Cell Culture Medium Growth Medium

Stem Cell Regeneration Center Glossary

Culture medium also called growth medium pertains to the liquid medium necessary to carry out a culture and sensitivity test.  The substance acts as a mode of support and nourishment for the cells undergoing culture, and may also contain growth factors necessary to generate cell change.

Cell culture medium, often referred to as growth medium, is a nutrient-rich solution used to grow cells outside their natural environment in vitro. The composition of the medium can vary based on the specific requirements of the cells being cultured.

Components of Cell Culture Medium:

  1. Basal Medium: This contains essential nutrients required for cell growth. Examples include Dulbecco’s Modified Eagle Medium (DMEM), Roswell Park Memorial Institute (RPMI) 1640 medium, and Minimum Essential Medium (MEM).
  2. Serum: This is often added to the basal medium to provide growth factors, hormones, and other essential components. Fetal Bovine Serum (FBS) is the most commonly used serum, but there are alternatives like Newborn Calf Serum (NCS) and Horse Serum.
  3. Amino Acids: Essential and non-essential amino acids are often added to support protein synthesis.
  4. Vitamins: These are essential for various cellular processes.
  5. Salts: Maintain the osmotic balance and pH of the medium.
  6. Carbohydrates: Typically, glucose is added as an energy source, but other sugars can be used depending on the cell type.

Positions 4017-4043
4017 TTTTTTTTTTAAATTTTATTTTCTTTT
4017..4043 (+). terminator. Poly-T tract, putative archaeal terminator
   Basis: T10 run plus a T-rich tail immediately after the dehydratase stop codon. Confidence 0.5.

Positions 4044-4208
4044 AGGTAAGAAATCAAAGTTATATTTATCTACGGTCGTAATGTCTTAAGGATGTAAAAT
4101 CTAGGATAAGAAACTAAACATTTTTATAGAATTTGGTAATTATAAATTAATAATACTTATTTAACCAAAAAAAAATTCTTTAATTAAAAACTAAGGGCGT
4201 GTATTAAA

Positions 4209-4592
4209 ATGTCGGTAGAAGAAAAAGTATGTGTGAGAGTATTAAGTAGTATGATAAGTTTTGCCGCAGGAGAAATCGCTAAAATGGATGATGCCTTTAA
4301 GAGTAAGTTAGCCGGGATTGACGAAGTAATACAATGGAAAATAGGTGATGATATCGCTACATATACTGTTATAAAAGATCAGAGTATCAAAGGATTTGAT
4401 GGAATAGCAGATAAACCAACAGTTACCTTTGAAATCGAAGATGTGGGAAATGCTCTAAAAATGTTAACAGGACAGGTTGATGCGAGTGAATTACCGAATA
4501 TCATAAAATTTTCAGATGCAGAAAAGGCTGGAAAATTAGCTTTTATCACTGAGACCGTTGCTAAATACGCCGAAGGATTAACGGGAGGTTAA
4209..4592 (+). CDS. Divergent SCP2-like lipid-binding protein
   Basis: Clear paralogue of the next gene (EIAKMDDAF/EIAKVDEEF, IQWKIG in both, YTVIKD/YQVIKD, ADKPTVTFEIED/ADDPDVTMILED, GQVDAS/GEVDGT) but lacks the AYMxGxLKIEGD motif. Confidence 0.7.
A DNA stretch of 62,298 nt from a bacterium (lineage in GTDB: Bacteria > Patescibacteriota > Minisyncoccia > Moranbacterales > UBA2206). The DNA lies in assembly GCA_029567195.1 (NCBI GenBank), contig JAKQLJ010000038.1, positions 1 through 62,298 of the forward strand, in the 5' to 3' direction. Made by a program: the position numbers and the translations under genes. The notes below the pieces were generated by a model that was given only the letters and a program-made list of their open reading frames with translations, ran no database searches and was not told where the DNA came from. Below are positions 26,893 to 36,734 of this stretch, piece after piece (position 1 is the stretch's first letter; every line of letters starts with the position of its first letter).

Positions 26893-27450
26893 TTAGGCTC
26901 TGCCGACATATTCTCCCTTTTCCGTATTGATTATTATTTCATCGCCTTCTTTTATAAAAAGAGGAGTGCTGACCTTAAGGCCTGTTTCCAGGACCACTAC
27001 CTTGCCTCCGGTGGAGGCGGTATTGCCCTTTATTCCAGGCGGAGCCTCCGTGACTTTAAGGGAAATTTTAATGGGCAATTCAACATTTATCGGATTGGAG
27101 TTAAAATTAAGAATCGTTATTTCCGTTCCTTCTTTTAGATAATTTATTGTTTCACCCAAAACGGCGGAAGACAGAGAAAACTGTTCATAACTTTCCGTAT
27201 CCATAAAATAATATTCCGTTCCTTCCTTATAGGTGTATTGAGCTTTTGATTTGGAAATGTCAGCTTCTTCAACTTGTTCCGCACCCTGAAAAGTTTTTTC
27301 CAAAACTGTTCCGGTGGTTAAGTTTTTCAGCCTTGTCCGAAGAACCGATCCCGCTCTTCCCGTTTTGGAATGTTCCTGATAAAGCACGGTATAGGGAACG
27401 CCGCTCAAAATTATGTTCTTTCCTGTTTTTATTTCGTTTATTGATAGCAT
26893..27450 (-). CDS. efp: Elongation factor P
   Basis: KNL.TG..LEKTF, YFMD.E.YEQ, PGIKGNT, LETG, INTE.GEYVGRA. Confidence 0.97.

7. Antibiotics: To prevent bacterial contamination, antibiotics like penicillin and streptomycin are often added.
  8. Growth Factors and Hormones: Some cells require specific growth factors or hormones to proliferate.
  9. Attachment Factors: For cells that need to attach to the surface of the culture dish, attachment factors can be added to the medium or used to coat the dish.
  10. Buffering Agents: These maintain the pH of the medium. Commonly used buffering agents include bicarbonate and HEPES.

Types of Stem Cell Media:

  1. Chemically Defined Media: All components of the medium are known, and no serum is used. This type of medium is essential for certain applications where the introduction of unknown factors (like those in serum) is undesirable.
  2. Serum-free Media: Customized for specific cell types, these media do not contain serum but may have other supplements.
  3. Specialized Media: Designed for specific cell types or applications, such as stem cell culture, differentiation, or production of specific proteins.

Considerations in Using Growth Medium:

  1. pH and Osmolarity: It’s crucial to maintain the correct pH and osmolarity for cell health.
  2. Sterility: The medium must be sterile to prevent contamination.
  3. Shelf Life: Over time, the components of the medium can degrade. It’s essential to check the expiration date and store the medium appropriately.
  4. Quality Control: Consistency between batches of medium is vital, especially for research and therapeutic applications.

Changing and Feeding during Cell Culturing:

As cells grow and proliferate, they consume nutrients from the medium and produce waste products. This means the medium must be periodically replaced or “changed” to provide fresh nutrients and remove waste. The frequency of medium changes depends on the cell type and growth rate.

The cell culture medium is a crucial aspect of in vitro cell culturing. By providing the nutrients and environment necessary for cells to grow and function outside their natural setting. Proper selection and maintenance of the growth medium are essential for the success of cell culturing at the Regeneration Center stem cell lab.